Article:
Georgia and Florida appear headed for a “water wars” showdown in the U.S. Supreme Court, and while just when is not known, an actual date for arguments is closer to being set.
A notation Monday, Oct. 5, on the online docket for the longstanding litigation between the two states says that the case is “set for oral argument in due course.”
“With this note, we expect to be scheduled for an oral argument, but we don’t have a clear indication as to when the court will set it,” said Katie Byrd, spokeswoman for the Georgia attorney general’s office, on Tuesday, Oct. 6.
Clyde Morris, a lawyer who represents the Lake Lanier Association, said the case is one of eight listed in the October term awaiting an argument date, but “it’s the last case on the list.”
“I presume argument will be set … during this term,” he said.
The term ends in June 2021, with April 28 as the last day scheduled for arguments and decisions in all cases issued by June 30, Morris said.
“So, my guess is that argument will probably be around April 28 and a decision issued near the end of June,” he said.
The issue at stake is water sharing between Georgia and Florida in the Apalachicola-Chattahoochee-Flint River Basin, which includes Lake Lanier in the headwaters.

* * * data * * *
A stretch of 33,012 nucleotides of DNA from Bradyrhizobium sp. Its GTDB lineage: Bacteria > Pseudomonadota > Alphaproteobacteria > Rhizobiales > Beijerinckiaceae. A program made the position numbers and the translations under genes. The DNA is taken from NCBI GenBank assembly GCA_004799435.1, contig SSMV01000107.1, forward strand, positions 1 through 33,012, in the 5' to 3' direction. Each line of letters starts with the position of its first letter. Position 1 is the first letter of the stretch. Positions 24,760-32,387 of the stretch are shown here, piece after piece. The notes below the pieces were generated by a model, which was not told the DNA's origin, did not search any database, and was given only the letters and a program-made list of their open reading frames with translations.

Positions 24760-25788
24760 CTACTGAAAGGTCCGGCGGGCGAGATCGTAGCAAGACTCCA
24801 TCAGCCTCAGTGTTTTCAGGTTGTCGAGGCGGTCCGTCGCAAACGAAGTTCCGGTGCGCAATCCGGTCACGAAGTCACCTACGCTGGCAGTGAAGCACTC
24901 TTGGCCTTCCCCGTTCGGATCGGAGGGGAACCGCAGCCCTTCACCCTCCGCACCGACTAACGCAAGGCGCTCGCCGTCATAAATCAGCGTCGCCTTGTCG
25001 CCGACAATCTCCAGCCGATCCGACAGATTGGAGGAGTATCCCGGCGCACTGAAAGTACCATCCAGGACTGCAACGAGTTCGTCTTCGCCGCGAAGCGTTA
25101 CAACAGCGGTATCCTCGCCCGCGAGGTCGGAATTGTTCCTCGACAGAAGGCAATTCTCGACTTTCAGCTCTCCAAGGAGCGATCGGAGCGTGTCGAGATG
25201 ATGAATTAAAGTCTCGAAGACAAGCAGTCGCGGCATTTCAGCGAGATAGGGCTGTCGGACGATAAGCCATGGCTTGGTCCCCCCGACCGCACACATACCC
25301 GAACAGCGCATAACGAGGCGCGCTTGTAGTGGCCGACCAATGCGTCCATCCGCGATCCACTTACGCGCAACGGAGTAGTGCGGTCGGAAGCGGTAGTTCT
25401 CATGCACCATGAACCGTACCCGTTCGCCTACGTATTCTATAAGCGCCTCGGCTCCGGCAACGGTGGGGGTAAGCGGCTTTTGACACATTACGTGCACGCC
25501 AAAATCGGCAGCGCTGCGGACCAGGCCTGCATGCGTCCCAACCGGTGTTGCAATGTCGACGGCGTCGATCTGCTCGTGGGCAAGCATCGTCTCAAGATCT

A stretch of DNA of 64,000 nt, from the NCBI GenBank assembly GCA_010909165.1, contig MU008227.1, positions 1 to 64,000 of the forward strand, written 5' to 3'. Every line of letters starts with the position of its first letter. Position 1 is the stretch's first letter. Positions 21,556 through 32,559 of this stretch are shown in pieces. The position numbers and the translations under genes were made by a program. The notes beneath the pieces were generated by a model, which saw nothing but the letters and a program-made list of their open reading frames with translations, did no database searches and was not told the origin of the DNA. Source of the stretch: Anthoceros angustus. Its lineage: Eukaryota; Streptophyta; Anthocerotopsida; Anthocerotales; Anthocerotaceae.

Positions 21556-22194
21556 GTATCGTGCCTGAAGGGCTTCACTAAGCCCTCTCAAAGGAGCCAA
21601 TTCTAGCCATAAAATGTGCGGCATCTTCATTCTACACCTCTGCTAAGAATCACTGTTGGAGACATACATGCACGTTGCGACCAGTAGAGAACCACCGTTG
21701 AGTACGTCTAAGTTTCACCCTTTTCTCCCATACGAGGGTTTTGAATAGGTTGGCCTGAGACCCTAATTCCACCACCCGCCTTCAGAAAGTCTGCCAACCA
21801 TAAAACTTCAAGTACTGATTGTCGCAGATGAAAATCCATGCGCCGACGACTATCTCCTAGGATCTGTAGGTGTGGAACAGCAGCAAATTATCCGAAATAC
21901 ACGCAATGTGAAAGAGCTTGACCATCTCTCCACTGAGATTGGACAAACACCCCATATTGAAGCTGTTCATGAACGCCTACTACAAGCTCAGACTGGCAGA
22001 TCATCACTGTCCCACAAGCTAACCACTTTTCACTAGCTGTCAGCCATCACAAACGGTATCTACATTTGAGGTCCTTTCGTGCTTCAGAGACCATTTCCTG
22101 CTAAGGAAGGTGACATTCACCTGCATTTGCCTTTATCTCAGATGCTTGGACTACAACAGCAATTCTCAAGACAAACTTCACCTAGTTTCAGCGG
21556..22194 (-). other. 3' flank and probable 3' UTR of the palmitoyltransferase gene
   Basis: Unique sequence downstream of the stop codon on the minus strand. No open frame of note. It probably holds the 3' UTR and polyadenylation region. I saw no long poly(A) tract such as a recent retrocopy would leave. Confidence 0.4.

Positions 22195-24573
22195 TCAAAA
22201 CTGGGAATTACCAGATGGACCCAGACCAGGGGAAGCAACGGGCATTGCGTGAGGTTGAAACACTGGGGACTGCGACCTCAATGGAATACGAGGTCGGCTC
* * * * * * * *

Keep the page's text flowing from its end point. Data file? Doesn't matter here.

Florida is alleging “overconsumption” of water in the basin. The Apalachicola River spills into the Gulf of Mexico, where Florida claims it has suffered economic and ecological harm.
“Denying Florida relief not only would spell doom for Apalachicola, it would set the bar so high for an equitable apportionment that it would effectively invite states to raid water as it passes through their borders,” Florida lawyers said in a brief filed July 27 in the Supreme Court.
Florida’s plea to the court is in response to U.S. Circuit Judge Paul J. Kelly’s recommendation in December 2019 that justices not grant Florida’s request for an “equitable apportioning” of waters in the basin.
Georgia, meanwhile, wants the court to accept Kelly’s recommendation. Georgia said in a June court filing, “After more than six years of litigation, it is now clear that Florida’s case was built on rhetoric and not on facts.”
The state contends that while it accounts for more than 90% of the population, employment and “economic output” in the basin, the state’s total water consumption is 2.4% of “state line” flows in wet years and 6.1% in dry years, its lawyers say.